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Psalms

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This text introduces the book of Psalms and provides an exposition of each psalm with attention to genre, liturgical connections, societal issues and the psalm's place in the book of Psalms as a whole. The treatments of the psalms feature a close look at particular issues raised by the text and the encounters between the world of the psalm and the world of contemporary rea This text introduces the book of Psalms and provides an exposition of each psalm with attention to genre, liturgical connections, societal issues and the psalm's place in the book of Psalms as a whole. The treatments of the psalms feature a close look at particular issues raised by the text and the encounters between the world of the psalm and the world of contemporary readers. The exposition of each psalm provides a reader's guide to the text in conversation with relevant theological issues.


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This text introduces the book of Psalms and provides an exposition of each psalm with attention to genre, liturgical connections, societal issues and the psalm's place in the book of Psalms as a whole. The treatments of the psalms feature a close look at particular issues raised by the text and the encounters between the world of the psalm and the world of contemporary rea This text introduces the book of Psalms and provides an exposition of each psalm with attention to genre, liturgical connections, societal issues and the psalm's place in the book of Psalms as a whole. The treatments of the psalms feature a close look at particular issues raised by the text and the encounters between the world of the psalm and the world of contemporary readers. The exposition of each psalm provides a reader's guide to the text in conversation with relevant theological issues.

30 review for Psalms

  1. 5 out of 5

    Andy Hickman

    “Psalms (New Cambridge Bible Commentary)” by Walter Brueggemann, William H. Bellinger Jr. Much clunkier than Brueggemann’s other works on Psalms, most likely because this book was a collaboration. *** PSALMS: THE RHYTHM OF LIFE AS ORIENTATION, DISORIENTATION, REORIENTATION The basic movement in everyone’s life is: • Firstly the move “into the pit”, when our world collapses around us • Secondly the move “out of the pit” into a welcome place Walter Brueggemann suggests that our life consists of moving w “Psalms (New Cambridge Bible Commentary)” by Walter Brueggemann, William H. Bellinger Jr. Much clunkier than Brueggemann’s other works on Psalms, most likely because this book was a collaboration. *** PSALMS: THE RHYTHM OF LIFE AS ORIENTATION, DISORIENTATION, REORIENTATION The basic movement in everyone’s life is: • Firstly the move “into the pit”, when our world collapses around us • Secondly the move “out of the pit” into a welcome place Walter Brueggemann suggests that our life consists of moving with God in terms of: • being securely oriented - in which everything makes sense in our lives; • being painfully disoriented - in which we feel we have sunk into the pit; and • being surprisingly reoriented - in which we realize that God has lifted us out of the pit, and we are in a new place full of gratitude and awareness about our lives and our God Brueggemann says that the Psalms offer a framework for engaging God First Movement- Orientation • Songs of Creation – God’s gifts (Ps 8, 33, 104, 145) • Songs of Torah - God’s purposes (Ps 1, 15, 19, 24, 119) • Songs of Wisdom – God’s certainty (Ps 14, 37) • Songs of Well-Being - God’s goodness (Ps 131, 133) Second Movement- Disorientation • Songs of Personal Complaint (Ps 13, 35, 86) • Songs of Communal Complaint (Ps 74, 79, 137) Third Movement: Re-Orientation • Personal Thanksgivings- God’s rescue (Ps 30, 34, 40, 138) • Communal Thanksgivings- God’s salvation (Ps 65, 66, 124, 129) • Kingly psalms – God’s leadership (Ps 29, 47, 93, 97, 98, 99, 114) • Hymns of praise – God’s newness (Ps 100, 103, 113, 117, 135, 146, 147, 148, 149, 150) Psalms are for people who are living at the edge of their lives, sensitive to the raw hurts, the primitive passions, and the naive elations that are at the bottom of our life. For most of us, liturgical or devotional entry into the Psalms requires a real change of pace, to listen as well as speak. It asks us to depart from the closely managed world of public survival, to move into the open, frightening, healing world of speech with the Holy One. The speech of the Psalms is abrasive, revolutionary, and dangerous. It announces that our common experience is not one of well-being and equilibrium, but a churning, disruptive experience of dislocation and relocation. These Psalms are a sufficient resource to enable robust faith and provides a model in which we may challenge established consensus, raise true and hard questions about theology and society, and emerge with a truer picture of the nature of God and society. PSALMS AS SPIRITUALITY This movement is most clearly played out in the life of Jesus of Nazareth. For example Philippians 2:5-11 Orientation: “Though He was in the form of God…” Disorientation: “He emptied himself.” Re-Orientation: “Therefore, God has highly exalted him…” We see this in Christian baptism “We were therefore buried with him through baptism into death in order that, just as Christ was raised from the dead through the glory of the Father, we too may live a new life.” Romans 6:4 (NIV) “Sharing in his death by our baptism means that we were co-buried and entombed with him, so that when the Father’s glory raised Christ from the dead, we were also raised with him. We have been co-resurrected with him so that we could be empowered to walk in the freshness of new life.” Romans 6:4 (TPT) The psalms of negativity, the complaints of various kinds, the cries for vengeance and profound penitence are foundational to a life of faith in this particular God.” (W.B. SofP, page xii). Hope is rooted in the midst of loss and darkness. The Psalms are profoundly subversive of the dominant culture, which wants to deny and cover over the darkness we are called to enter. PSALMS AS SEASONS OF LIFE Human life consists of: Satisfied seasons of well-being that evoke gratitude for the constancy of blessing (orientation) Anguished seasons of hurt, alienation, suffering and death. These evoke rage, resentment, self-pity, and hatred (disorientation) Surprise when we are overwhelmed with the new gifts of God, when joy breaks through despair. Where there has been only darkness, there is light. From nomos (order) to anomie (chaos). From plea to praise, and the kingly psalms are further emphasised in Mark 1:14-15; Luke 4:18-19; 7:22; Matthew 6:10. To preach that ‘everything is awesome’ is not true because life is marked by incoherence and loss of balance. Christian praise songs about God’s order and reliability are at best only partly true. It is not faith or defiance of the devil or resistance to secular worldliness, but a frightened numb denial and deception that doesn’t want to acknowledge, admit or experience the savage disorientation of life. It is an odd inclination for passionate Bible users because the large portion of Hebrew Scriptures are liturgies of lament, poems of protest and cries of complaint about the angst in the world. I think religious people dismiss lament as negativity as if that is ‘unfaith’ and implies God’s loss of control. To cling to an insistence that everything is in order and rightly orientated is to completely miss the point of Jesus’ life, betrayal, murder and resurrection. “I must be betrayed and handed over to death.” But his disciples implored him to not go that way, unable to cope with such a threat to our sense of sage, assured orientation. Jesus gave his sharpest rebuke to his friends who tried to stop the process (Matthew 16:21-26). It is re-orientation that Jesus is leading them to. It is being lead from the green pastures to descent into the valley of the shadow of death in order to ascend and enter the house of the Lord (Psalm 23). Similarly, on the road to Emmaus in Luke 24: “(v17) They stood still, with sadness on their faces… (v21) ‘But we were hoping He was the One..’ (v25) Then Jesus said to them, “O foolish ones, how slow are your hearts to believe all that the prophets have spoken. Was it not necessary for the Christ to suffer these things and then to enter His glory?” The point I am making is that psalms of darkness are not failures but acts of bold faith. Bold because it exposes pretend superficiality to acknowledge reality, and bold because it insists that disorder is something that we can actually talk to God about. Nothing is out-of-bounds or inappropriate to say to God. Here’s the deal: everything we experience can and must be turned into speech and addressed to God. This is why psalms of darkness are crucial because God is present in, participating in, and attentive to darkness, weakness and displacement. After all, the Saviour is a man of sorrows and acquainted with grief (Isaiah 53:3). A religion of secure orientation is terrified by the honest, even visceral, speech that it has always censored, denied and forcibly quenched, because it offends proper and dignified religious sensitivities. But when a desperate plea is addressed to God (in the form of complaint, petition and unguarded language) the divine breakthrough comes and the plea is then transformed into praises of assurance of being heard, new vows and promises made, and expressions of adoration.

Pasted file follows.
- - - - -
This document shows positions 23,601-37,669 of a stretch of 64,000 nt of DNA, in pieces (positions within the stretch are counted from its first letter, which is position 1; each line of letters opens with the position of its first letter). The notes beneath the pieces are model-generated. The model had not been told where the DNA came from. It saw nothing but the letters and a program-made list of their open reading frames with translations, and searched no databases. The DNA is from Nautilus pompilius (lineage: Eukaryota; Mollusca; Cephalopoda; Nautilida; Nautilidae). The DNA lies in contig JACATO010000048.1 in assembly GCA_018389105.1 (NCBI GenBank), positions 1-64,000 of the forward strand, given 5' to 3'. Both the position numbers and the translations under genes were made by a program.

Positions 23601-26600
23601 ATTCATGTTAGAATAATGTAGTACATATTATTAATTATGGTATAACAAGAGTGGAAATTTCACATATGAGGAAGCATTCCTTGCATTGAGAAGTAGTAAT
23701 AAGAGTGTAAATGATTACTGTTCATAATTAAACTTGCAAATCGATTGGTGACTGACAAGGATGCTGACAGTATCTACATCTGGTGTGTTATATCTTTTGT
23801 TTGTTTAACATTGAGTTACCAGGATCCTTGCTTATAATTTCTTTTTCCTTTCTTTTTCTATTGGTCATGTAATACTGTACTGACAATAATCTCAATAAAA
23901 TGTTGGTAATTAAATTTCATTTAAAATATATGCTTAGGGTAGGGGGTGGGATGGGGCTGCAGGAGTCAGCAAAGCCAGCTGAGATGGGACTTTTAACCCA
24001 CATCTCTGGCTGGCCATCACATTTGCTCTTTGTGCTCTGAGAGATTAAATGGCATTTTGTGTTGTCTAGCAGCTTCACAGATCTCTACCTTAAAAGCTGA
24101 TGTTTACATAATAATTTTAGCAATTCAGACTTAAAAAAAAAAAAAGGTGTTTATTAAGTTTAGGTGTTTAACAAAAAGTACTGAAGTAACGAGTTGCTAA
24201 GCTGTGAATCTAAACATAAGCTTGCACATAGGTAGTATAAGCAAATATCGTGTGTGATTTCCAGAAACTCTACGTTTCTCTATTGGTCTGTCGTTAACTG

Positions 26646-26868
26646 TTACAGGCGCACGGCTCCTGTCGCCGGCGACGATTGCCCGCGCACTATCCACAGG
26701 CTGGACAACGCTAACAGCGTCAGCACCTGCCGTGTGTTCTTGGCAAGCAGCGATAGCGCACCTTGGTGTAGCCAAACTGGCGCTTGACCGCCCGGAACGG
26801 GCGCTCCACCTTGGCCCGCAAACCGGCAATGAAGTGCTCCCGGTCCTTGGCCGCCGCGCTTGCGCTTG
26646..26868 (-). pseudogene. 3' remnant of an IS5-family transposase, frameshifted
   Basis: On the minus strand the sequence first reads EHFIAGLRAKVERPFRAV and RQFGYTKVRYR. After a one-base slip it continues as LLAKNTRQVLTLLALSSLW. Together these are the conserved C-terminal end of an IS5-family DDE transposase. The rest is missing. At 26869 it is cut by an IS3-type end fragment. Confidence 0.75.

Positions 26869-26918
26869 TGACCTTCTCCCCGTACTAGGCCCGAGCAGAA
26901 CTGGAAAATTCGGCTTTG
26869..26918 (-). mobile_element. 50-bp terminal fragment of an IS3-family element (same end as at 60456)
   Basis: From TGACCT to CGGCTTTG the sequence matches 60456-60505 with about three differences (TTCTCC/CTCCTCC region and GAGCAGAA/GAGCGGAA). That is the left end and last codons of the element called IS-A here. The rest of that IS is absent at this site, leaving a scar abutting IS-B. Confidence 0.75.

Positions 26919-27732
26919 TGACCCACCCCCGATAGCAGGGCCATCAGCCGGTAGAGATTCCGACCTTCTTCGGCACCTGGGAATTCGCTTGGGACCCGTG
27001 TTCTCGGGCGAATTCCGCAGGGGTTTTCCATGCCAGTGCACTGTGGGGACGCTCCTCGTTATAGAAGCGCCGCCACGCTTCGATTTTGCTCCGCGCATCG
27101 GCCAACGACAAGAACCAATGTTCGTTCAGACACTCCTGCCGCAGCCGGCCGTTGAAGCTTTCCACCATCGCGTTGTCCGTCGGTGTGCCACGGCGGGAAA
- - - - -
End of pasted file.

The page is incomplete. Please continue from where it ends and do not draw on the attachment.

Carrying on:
2. 5 out of 5

    Ethan

    A thorough but approachable commentary on Psalms. After introducing the Psalter, the authors provide the NRSV translation and comment on each Psalm. The commentary aspects provide a basic idea of what each individual psalm is about, some of its history or the history of interpretation, and similar matters. For most Psalms there are additional thoughts provided to explore more deeply or to consider applications: short discussions of theology, use in Christendom, connections with other Psalms, and A thorough but approachable commentary on Psalms. After introducing the Psalter, the authors provide the NRSV translation and comment on each Psalm. The commentary aspects provide a basic idea of what each individual psalm is about, some of its history or the history of interpretation, and similar matters. For most Psalms there are additional thoughts provided to explore more deeply or to consider applications: short discussions of theology, use in Christendom, connections with other Psalms, and many of the thoughts on the Psalms that one could expect to hear especially from Brueggemann. A forthright commentary that primarily attempts to make the best sense of the Psalms as can be done in context with good theological considerations and applications. Highly recommended when studying Psalms.

  3. 5 out of 5

    Andrew McNeely

    This is a really insightful commentary by two well-known biblical scholars. History, psychology, theology, philosophy, science - it’s all in here.

  4. 5 out of 5

    Paul Newbould

    An excellent commentary. Readable, theological yet devotional. It enhances my devotional prayer/ reading of psalms.

  5. 5 out of 5

    Jen

  6. 4 out of 5

    Verner Drost

  7. 5 out of 5

    Domenic A Ciraulo MD

  8. 5 out of 5

    Philip Worrall

  9. 5 out of 5

    Dale Schaeffer

  10. 5 out of 5

    Lindsey

  11. 4 out of 5

    Jerry

  12. 4 out of 5

    Philip Barbier

  13. 5 out of 5

    Pastordiana Brevan

  14. 5 out of 5

    Mwangi Muchiri

  15. 4 out of 5

    Ray Calvert

  16. 4 out of 5

    Rusty Bullerman

  17. 4 out of 5

    Todd Eldred

  18. 5 out of 5

    Jamey Yadon

  19. 5 out of 5

    Daniel

  20. 5 out of 5

    Brian Fraser

  21. 4 out of 5

    David

  22. 5 out of 5

    Samuel Sutter

  23. 5 out of 5

    Loren

  24. 5 out of 5

    Garby Elmore

  25. 5 out of 5

    Elizabeth P

  26. 5 out of 5

    Daniel Flaherty

  27. 5 out of 5

    Aaron and Megan Massey

  28. 4 out of 5

    Steve Farson

  29. 5 out of 5

    Kat Armstrong

  30. 5 out of 5

    Sherry Molock